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July 22, 2018 | Rome, Italy

Sans le fear

By | 2018-03-21T18:59:17+00:00 February 20th, 2014|
Charlotte Perkins Gilman's "The Yellow Wallpaper," published in 1892, examined 19th-century attitudes to women's physical and mental health.
I

walked up to the counter at the local bookshop and handed the clerk one book and three postcards. “I’m actually not getting the book,” I told him. “Codependent No More,” it was called. “My therapist says I might be codependent, but I don’t think I am, so I don’t think I need the book after all.”

“My therapist says…” is my preferred way of beginning a phrase, at least for now. It sounds so posh and romantically neurotic. I live in Cambridge, Massachusetts and attend Harvard, so when I treat the subject of my therapist naturally in conversation, I imagine my interlocutor easily jumping to the conclusion that I was born in Newport, Rhode Island, and spent my youth between Swiss boarding schools and summers horseback riding, fencing, and sneaking out with my friends at night to party on our parents’ yachts.

There’s something intriguing to me, half attraction half abhorrence, in the neuroses of the rich New England WASPs that surround me in their twin-sets and pearls.

Part of me sees therapy as a product of our narcissistic society, an escape into me. But then I remember the protagonist of Charlotte Perkins Gilman’s 1892 “The Yellow Wallpaper,” a depressed wife trapped in a room, discouraged from being herself, discouraged from leaving her room, discouraged from writing, discouraged from passion. Encouraged to remember that everything is okay and she is simply not well. A well person would recognize the ultimate okayness of being a rich wife with a family.

I’m not a rich New England WASP. I’m from Michigan. Though my parents believe deeply in the cosmos, they’ve never named their gods. They worked hard, started a business in their 20s, and I wore hand-me-downs until high school. I’d never visited a therapist until now, and after two sessions I still have my doubts. Each time I have to fill out a form.

“How do you feel today? Very well, well, fair, badly, very badly?” Very well.

“How do you feel about your future? Very optimistic.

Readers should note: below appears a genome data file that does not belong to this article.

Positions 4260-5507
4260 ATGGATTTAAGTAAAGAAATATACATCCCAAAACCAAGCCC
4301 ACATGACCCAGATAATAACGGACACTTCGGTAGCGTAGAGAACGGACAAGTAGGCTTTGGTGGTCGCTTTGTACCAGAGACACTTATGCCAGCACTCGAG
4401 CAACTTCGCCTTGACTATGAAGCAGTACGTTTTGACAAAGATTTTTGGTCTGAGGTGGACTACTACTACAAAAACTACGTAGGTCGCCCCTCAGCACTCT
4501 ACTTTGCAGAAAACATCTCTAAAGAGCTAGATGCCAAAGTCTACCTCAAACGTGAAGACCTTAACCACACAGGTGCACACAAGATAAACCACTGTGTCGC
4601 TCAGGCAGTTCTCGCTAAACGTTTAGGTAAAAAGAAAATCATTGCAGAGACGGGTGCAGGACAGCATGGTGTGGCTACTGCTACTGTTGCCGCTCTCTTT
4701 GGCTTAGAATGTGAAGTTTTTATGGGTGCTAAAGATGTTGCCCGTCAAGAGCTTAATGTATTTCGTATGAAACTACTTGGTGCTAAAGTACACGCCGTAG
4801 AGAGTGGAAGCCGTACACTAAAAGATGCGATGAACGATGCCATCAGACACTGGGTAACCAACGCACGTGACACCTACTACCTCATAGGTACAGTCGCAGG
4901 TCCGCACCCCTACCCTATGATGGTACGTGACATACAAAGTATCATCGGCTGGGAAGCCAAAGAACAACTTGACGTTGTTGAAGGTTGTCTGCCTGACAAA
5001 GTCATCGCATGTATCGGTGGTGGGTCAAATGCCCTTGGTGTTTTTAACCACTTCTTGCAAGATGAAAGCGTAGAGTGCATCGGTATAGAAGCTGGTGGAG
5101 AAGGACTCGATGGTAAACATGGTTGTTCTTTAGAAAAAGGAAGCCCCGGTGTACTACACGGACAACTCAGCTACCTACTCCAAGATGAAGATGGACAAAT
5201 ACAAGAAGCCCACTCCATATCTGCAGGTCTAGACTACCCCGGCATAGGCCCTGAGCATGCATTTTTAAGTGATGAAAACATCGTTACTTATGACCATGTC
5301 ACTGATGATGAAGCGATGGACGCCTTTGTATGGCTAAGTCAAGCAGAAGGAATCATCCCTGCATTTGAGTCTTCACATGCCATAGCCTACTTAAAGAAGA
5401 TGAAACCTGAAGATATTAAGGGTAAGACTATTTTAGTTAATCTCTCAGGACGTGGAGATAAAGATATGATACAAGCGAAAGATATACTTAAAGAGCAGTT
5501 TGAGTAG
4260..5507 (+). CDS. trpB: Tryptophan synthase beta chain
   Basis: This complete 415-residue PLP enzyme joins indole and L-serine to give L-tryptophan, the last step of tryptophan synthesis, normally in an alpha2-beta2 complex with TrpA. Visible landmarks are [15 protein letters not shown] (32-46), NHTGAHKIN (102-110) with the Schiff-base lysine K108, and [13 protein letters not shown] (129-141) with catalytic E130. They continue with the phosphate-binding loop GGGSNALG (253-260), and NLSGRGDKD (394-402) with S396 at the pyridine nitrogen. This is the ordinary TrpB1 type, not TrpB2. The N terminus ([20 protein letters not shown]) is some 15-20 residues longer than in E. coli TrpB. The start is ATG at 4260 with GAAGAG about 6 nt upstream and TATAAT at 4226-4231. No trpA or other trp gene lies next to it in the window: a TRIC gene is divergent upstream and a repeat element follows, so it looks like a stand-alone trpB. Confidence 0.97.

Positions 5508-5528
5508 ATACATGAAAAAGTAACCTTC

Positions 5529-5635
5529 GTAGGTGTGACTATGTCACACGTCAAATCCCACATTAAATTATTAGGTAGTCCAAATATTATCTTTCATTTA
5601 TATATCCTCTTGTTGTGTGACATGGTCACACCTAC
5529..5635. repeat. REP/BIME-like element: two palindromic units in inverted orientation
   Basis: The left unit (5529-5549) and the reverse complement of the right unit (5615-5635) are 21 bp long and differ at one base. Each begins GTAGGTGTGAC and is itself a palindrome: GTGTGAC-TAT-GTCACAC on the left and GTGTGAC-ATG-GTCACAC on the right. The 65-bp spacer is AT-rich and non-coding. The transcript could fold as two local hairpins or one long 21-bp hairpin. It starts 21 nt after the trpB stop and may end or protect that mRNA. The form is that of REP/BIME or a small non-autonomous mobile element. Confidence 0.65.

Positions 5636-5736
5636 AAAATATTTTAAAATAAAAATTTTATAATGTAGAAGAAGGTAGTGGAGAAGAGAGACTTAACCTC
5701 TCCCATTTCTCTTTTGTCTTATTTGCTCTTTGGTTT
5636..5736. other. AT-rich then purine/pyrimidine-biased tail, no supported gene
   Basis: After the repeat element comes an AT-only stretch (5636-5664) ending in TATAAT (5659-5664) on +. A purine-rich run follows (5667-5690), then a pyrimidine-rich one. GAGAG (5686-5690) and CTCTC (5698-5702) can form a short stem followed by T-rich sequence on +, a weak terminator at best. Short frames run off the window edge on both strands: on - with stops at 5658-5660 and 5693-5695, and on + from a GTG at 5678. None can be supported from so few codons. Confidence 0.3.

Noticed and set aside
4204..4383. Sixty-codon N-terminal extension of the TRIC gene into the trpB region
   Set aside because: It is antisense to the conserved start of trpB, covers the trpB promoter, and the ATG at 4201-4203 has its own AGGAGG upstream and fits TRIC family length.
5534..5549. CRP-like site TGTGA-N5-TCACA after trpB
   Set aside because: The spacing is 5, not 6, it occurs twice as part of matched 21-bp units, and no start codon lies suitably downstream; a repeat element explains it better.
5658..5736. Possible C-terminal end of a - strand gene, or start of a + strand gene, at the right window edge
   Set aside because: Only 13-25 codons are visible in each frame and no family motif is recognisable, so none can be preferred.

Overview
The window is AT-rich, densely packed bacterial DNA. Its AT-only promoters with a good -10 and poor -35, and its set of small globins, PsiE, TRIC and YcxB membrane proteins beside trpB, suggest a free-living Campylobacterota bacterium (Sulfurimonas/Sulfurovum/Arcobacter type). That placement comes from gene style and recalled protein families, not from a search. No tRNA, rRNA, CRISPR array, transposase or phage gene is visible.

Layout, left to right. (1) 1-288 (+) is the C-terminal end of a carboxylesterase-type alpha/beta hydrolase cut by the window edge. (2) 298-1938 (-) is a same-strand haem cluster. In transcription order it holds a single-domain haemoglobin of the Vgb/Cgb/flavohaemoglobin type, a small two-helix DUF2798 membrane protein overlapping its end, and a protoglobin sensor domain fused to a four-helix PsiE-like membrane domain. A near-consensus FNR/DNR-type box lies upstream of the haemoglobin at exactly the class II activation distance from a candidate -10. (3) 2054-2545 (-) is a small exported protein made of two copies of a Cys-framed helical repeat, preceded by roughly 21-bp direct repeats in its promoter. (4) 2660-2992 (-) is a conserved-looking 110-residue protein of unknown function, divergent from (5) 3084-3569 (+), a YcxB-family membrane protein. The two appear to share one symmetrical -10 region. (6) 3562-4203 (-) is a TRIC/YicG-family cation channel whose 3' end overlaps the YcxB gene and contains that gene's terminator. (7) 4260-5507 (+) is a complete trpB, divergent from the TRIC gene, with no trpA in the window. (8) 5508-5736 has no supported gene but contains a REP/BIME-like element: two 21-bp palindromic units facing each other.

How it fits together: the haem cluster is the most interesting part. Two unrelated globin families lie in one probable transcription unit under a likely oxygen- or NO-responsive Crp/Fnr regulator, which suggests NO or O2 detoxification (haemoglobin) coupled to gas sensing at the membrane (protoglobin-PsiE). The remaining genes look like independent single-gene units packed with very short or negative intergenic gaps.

“How are your relationships with you family and friends?” Very meaningful.

“How would you rate your sense of self-worth?” Great.

“Can you concentrate on your work?” Yes.

“Do drugs and alcohol interfere with your work or relationships?” No.

“Do you wake up with a pep in your step and a song on your lips?” Yes.

That last one was hyperbole.

So why go to a therapist at all? Maybe it’s that my friends don’t let me talk about myself enough and so I’ve found an outlet. But they do let me, and I talk incessantly. I even have a monthly column in which I can tell my stories. I supposed for a while that I’d simply fallen victim to the narcissism of the age.

But my therapist says I shouldn’t think like that. Just because I am generally happy and healthy doesn’t mean that I’m not troubled, even scared, at some level and about some things. My therapist and I compiled a “goals list,” and it was this: to overcome grieving, guilt, and interpersonal ambivalence.

Her inclusion of ambivalence shocked me.

Until, that is, I thought about my best friend and me, about our long conversations about boys and love. We laugh that we will grow old together, two old ladies without cats because she is allergic. We listen to “Old Friends,” by Simon & Garfunkel, about two men who sit on the park bench like bookends. That’s us, we say. We are simply so happy, so rapturously content with the world and all of its tiny gold joys, that we’re as fickle as toddlers in a candy shop. We dance around, happy to share in the glory of it all, but too fleet-footed, too light of spirit to allow ourselves to be entrenched in a romantic battle for “more.” We enter stage right, for the love scene, and exit stage left in a magician’s puff of smoke.

When I told her I’d been to my first therapy session, she responded dramatically, “And men all over the world breathed a sigh of relief.” And we laughed hysterically.

But sometimes when we talk about growing old together, ambivalence does set in, and we aren’t giggling. A pall of potential loneliness shrouds us.

There’s a song by Berkelee-trained musician St. Vincent, which I’ve always felt defines me. It’s my anthem, as it were:

What me worry? I never do

I’m always amused and amusing you

Sans le fear of impending doom

Life is like banquet food: pleasure to peruse

Do I amuse you, dear? Would you think me queer

if while standing beside you I opted instead to disappear? Disappear.

My therapist isn’t happy. She says I should choose a new anthem. That’s my homework for this week.

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